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The safety of the mission depends on the preparation. The more precise the procedures are planned the better the risks can be analysed.
Our Safety Officer, Michael Klicker, is responsible for planning precise procedures for the field crew and analysing every step of the way. The experience of the Safety Officer is of utmost importance.
Unpredictable risks must be taken into account cautiously. Hazards, that could endanger the mission, are to be considered by the Safety Officer. There are life threatening risks and especially these have the highest priority in analysis.
Which safety issues have to be considered in an international OeWF Mars analog mission?
Michael: The primary goal is to make sure nobody gets hurt during the mission and key equipment is not lost due to accidents/malfunctions. The key challenge is to satisfy real-world safety needs while not impeding the simulation. The vision for the future is to incorporate as much safety aspects as possible into the mission as part of the sim (which would in turn increase simulation fidelity).
How many people, authorities and offices were involved in the AMADEE-18 in Oman?
Michael: As safety aspects touch many of the procedures and the mission setup itself, basically everyone is involved – even if not everyone is always conscious of the fact. As we do not operate many genuinely dangerous technologies during missions, authority involvement stays very limited. Mainly the medical safety aspects and specific items such as cargo clearance for batteries or drone operations for example touch upon regulatory authorities – those aspects are part of the safety planning beforehand and are addressed together with management and our BME staff.
Regarding the range of complexity, which events before, during and after a mission have great impact on your stress level?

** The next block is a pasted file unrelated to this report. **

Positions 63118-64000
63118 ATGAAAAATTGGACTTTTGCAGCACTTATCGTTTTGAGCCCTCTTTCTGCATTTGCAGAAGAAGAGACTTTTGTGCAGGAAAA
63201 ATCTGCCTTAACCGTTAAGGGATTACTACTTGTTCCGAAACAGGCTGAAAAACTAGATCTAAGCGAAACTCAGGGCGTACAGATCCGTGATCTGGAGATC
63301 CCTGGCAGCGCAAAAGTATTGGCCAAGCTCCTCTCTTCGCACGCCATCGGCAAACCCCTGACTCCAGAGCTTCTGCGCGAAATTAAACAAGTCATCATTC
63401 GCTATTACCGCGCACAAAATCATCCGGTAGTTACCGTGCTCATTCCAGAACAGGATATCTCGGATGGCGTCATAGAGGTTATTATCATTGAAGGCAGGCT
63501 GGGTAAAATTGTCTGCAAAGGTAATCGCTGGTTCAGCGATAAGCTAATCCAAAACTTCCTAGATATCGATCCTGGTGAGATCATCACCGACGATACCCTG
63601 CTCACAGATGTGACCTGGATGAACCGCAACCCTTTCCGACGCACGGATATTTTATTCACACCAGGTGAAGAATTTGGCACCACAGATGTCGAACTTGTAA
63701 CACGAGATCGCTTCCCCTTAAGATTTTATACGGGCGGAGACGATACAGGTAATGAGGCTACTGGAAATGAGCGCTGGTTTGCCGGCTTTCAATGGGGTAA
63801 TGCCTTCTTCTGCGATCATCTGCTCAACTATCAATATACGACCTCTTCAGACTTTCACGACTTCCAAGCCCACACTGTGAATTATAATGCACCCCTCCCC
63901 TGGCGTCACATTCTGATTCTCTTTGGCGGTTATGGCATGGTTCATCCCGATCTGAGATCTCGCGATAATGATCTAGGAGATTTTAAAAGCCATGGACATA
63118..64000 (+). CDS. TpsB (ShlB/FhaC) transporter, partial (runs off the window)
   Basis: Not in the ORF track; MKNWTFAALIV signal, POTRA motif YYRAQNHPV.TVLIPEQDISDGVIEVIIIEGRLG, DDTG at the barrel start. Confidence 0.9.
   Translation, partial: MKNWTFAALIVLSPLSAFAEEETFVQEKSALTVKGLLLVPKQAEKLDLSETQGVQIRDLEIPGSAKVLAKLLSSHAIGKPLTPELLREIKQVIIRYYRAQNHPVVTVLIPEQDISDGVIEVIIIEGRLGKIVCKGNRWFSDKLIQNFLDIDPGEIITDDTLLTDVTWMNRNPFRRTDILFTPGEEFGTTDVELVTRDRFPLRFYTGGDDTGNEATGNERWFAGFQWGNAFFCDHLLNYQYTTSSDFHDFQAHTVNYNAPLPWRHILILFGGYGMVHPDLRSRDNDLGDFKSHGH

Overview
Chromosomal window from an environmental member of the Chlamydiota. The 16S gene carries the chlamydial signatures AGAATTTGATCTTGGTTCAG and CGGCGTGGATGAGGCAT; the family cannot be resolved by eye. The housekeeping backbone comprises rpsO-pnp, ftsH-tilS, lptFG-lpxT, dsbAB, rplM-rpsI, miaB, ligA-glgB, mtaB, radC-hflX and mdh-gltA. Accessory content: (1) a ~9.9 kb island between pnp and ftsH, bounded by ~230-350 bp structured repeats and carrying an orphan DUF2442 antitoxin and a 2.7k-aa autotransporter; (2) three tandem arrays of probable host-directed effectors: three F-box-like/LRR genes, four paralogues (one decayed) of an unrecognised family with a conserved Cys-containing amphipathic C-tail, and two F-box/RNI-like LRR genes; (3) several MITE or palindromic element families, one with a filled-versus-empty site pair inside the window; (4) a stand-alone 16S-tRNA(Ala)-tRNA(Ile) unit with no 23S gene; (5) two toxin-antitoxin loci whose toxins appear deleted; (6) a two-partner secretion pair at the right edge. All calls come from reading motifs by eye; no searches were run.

Michael: Missions with experimental equipment which is often improvised or laboratory grade always exhibit an increased intrinsic risk to them. Major accidents in the field or a CODE RED situation would certainly raise my pulse. But our risk identification procedures and safety management in place give me confidence that we are not running a dice during the mission. Plus, all the crew involved is aware of risks not least through many discussions we have before the mission for example during the dress rehearsals.
As the Safety Officer, how do you deal with the sole responsibility of the many people involved with the Mars simulation?
Michael: One of the things essential to the job of safety officer in every domain in order not to go crazy about all the potential hazards is to see things from the risk perspective. The aim of safety is not to prevent any and all risks (which would be impossible anyway) but to reduce the risks to a level where trained individuals such as our crews can handle them. In that sense, we all carry responsibility to the safety of a mission – it’s not me alone. Also, risk acceptance rests not only with the safety officer but also ÖWF program management. We all work together to ensure a smooth and safe mission execution. This gives me confidence that we don’t overlook major risks and have thought trough possible contingencies.
Finally, I trust in our people’s ability to stay within the procedures and experiment constraints as established during the preparation phase and the training of our crew in case of a safety issue.
This article is available in: German
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